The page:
2256. Self-Testing is a Feasible and Acceptable Option for Identifying Extra-genital Gonorrhea (GC) and Chlamydia (CT) infections in HIV Infected Persons
Session: Poster Abstract Session: HIV: Sexually Transmitted Infections
Saturday, October 7, 2017
Room: Poster Hall CD
Posters
  • selftestingfinalforupload.pdf (687.7 kB)
  • Background:

    Compliance with guidelines recommending extra-genital testing for GC/CT in HIV-infected men who have sex with men is variable. Proposed barriers to testing, such as patient reluctance and provider discomfort, could be eliminated by self-testing. =In this study, we evaluate the feasibility and acceptability of extra-genital self-testing and assess the adequacy of an oral rinse for the diagnosis of GC/CT infections.

    Methods:

    HIV-infected subjects receiving care at one of three military treatment facilities participated in this study. Subjects received standardized instructions on sample collection and participated in a questionnaire designed to evaluate acceptability of this method. In addition, all subjects underwent testing by their provider. Gen Probe Aptima Combo 2 assay was used for testing the swabs and the rinse.

    Results:

    A total of 148 HIV-infected subjects (median age-43 years, 40% African-Americans and 35% Caucasians) enrolled in the study. Test results are tabulated below. Of the 126 oral rinses tested, 6 (4.7%) tested positive for GC and 1 for CT (0.8%). Of the 6 rinses testing positive for GC, 2 tested negative on concomitantly collected swabs, and 1 swab testing positive for GC was negative on the rinse. Of note, 2 swabs testing positive for GC on self-collection but negative on provider swabs tested positive on the rinse. Over 95% of the subjects indicated that they understood the instructions and had collected the swabs as instructed. Most subjects (≥90%) indicated that they were comfortable collecting the swabs and oral rinses at home. Approximately15% of the subjects preferred that their providers collected the swabs.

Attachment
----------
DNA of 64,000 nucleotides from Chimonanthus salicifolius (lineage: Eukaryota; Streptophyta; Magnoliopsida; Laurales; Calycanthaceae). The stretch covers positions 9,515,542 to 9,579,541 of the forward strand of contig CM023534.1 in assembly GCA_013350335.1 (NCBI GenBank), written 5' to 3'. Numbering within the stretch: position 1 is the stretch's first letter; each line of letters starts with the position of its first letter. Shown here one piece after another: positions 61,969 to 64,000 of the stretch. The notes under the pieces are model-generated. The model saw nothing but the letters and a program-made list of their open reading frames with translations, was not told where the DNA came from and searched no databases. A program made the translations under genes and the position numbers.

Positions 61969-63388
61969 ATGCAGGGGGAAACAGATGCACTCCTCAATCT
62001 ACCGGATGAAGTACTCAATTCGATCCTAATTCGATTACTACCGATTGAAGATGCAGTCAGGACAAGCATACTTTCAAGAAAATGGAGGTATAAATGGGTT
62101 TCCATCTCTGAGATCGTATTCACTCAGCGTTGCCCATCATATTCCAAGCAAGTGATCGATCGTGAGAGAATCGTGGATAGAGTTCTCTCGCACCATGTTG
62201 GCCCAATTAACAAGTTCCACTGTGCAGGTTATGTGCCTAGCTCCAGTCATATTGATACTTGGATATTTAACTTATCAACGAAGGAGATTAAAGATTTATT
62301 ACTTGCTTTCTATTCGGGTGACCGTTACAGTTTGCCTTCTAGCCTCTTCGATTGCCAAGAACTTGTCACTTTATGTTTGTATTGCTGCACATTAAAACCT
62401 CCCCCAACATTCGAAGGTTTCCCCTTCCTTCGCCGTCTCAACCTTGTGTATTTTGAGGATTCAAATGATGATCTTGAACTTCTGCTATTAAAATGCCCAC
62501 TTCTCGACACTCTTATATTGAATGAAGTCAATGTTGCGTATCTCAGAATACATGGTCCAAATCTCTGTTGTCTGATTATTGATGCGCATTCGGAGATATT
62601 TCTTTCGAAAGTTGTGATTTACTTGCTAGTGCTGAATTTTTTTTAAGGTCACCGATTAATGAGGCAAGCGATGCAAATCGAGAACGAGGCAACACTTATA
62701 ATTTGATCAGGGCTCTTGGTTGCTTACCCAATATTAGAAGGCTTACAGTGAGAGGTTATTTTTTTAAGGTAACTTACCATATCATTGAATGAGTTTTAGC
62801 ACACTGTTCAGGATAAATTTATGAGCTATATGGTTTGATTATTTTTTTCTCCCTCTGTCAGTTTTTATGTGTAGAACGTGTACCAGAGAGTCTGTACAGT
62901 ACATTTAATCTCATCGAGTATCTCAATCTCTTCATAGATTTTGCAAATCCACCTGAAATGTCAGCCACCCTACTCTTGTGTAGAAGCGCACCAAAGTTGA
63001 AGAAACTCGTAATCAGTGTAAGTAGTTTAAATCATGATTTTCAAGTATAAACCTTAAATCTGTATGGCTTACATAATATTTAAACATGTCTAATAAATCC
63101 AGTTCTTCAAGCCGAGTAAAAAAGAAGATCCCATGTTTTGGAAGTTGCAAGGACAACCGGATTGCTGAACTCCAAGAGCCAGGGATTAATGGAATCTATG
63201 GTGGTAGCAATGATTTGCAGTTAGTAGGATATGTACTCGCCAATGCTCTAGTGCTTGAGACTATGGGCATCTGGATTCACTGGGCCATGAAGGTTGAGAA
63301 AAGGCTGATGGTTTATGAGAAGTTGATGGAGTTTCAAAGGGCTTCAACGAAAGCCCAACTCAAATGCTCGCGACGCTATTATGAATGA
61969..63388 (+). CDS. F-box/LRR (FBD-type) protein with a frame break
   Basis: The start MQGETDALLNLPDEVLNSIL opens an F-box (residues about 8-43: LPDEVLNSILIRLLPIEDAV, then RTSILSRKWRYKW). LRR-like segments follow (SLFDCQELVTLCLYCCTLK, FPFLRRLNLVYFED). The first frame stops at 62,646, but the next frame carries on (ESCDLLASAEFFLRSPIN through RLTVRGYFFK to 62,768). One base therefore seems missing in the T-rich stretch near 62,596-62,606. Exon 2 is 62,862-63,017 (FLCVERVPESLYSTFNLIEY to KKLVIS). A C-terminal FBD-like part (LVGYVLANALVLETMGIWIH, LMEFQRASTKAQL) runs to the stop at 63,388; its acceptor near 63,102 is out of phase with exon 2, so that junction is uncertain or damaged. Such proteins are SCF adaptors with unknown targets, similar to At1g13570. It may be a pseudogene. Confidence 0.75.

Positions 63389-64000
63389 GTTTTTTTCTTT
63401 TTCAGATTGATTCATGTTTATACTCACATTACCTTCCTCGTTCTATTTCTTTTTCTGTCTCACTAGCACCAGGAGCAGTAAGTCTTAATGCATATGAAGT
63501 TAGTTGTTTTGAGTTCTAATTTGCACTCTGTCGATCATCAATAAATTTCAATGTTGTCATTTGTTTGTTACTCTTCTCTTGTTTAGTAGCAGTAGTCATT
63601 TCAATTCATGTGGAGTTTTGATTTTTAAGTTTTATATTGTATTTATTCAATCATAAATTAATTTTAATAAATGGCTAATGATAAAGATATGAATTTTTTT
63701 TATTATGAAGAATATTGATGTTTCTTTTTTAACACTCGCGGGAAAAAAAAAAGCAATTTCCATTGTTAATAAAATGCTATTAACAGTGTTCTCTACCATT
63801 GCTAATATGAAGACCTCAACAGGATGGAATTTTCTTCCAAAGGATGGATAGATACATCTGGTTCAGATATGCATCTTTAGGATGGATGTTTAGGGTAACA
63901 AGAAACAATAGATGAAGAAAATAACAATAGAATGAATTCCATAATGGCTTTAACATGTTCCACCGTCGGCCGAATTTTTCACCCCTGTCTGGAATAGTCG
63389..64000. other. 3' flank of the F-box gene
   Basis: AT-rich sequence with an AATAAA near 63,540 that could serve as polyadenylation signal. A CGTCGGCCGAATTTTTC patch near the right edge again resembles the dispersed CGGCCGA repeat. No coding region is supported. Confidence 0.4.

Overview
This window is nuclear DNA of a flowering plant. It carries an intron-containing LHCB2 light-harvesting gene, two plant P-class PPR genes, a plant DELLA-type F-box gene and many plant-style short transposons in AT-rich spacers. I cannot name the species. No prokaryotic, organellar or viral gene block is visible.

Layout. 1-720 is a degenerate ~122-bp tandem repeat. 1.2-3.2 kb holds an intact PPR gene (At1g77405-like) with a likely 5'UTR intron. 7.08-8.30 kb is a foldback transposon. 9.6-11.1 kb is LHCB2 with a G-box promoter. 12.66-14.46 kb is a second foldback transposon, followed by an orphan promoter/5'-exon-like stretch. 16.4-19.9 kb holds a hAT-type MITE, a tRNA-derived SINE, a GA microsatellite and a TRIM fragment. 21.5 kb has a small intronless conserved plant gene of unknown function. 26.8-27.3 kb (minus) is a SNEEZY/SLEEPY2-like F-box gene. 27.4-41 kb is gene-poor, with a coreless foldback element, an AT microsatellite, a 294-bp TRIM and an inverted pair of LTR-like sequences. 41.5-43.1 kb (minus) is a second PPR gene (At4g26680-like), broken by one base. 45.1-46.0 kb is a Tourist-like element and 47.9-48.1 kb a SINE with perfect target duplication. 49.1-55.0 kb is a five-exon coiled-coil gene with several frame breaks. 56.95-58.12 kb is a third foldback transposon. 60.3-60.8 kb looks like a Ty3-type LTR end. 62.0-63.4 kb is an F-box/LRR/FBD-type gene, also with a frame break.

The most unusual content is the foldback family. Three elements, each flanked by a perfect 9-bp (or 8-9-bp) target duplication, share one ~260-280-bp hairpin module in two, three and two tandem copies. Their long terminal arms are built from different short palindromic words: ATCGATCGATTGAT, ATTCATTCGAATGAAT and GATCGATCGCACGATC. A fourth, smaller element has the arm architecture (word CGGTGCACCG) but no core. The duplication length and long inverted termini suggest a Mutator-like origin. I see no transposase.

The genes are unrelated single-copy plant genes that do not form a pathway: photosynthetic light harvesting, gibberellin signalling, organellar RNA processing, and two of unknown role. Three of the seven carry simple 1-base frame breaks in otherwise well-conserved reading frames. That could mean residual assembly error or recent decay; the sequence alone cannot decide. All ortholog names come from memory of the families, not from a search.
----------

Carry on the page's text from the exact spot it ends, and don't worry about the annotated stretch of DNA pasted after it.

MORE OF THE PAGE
Conclusion:

    In this study, self-collected samples yielded more positive results than provider collected samples, and the performance of oral rinses and pharyngeal swabs were similar. Our results suggest self-testing is a feasible and acceptable method for collecting extra-genital samples. Adoption of self-testing could improve compliance with the guidelines.

    Test Results By Anatomical Site and Collection Method

    Provider

    Self

    Self

    Provider

    Rectal GC

    5 (3.4%)

    5 (3.4%)

    Concordant

    Pharyngeal GC

    8 (5.4%)

    6 (4.1%)

    Discordant

    Rectal CT

    4 (2.7%)

    6 (4.1%)

    Discordant

    Pharyngeal CT

    1 (0.7%)

    2 (1.3%)

    Discordant

    Anuradha Ganesan, MD, MPH1,2,3, Dana Golden, BS4, Robert Deiss, MD5,6,7, Thomas O'Bryan, MD1,4,8, Ryan Maves, MD, FCCP, FIDSA9, Jason M. Blaylock, MD10, Jason Okulicz, MD11 and Eric Garges, MD, MPH4, (1)Henry M. Jackson Foundation for the Advancement of Military Medicine, Bethesda, MD, (2)Infectious Disease Clinical Research Program, Uniformed Services University of the Health Sciences, Rock, MD, (3)Walter Reed National Military Medical Center, Bethesda, MD, (4)Infectious Disease Clinical Research Program, Department of Preventive Medicine and Biostatistics, Uniformed Services University of the Health Sciences, Bethesda, MD, (5)Naval Medical Center San Diego, San Diego, CA, (6)Infectious Diseases Clinical Research Program, Uniformed Services University, Bethesda, MD, (7)Henry M. Jackson Foundation for the Advancement of Military Medicine, Inc., Bethesda, MD, (8)San Antonio Military Medical Center, Fort Sam Houston, TX, (9)Infectious Diseases, Naval Medical Center San Diego, San Diego, CA, (10)Walter Reed Military Medical Center, Bethesda, MD, (11)Infectious Disease, San Antonio Military Medical Center, Fort Sam Houston, TX

    Disclosures:

    A. Ganesan, None

    D. Golden, None

    R. Deiss, None

    T. O'Bryan, None

    R. Maves, None

    J. M. Blaylock, None

    J. Okulicz, None

    E. Garges, None

    Findings in the abstracts are embargoed until 12:01 a.m. PDT, Wednesday Oct. 4th with the exception of research findings presented at the IDWeek press conferences.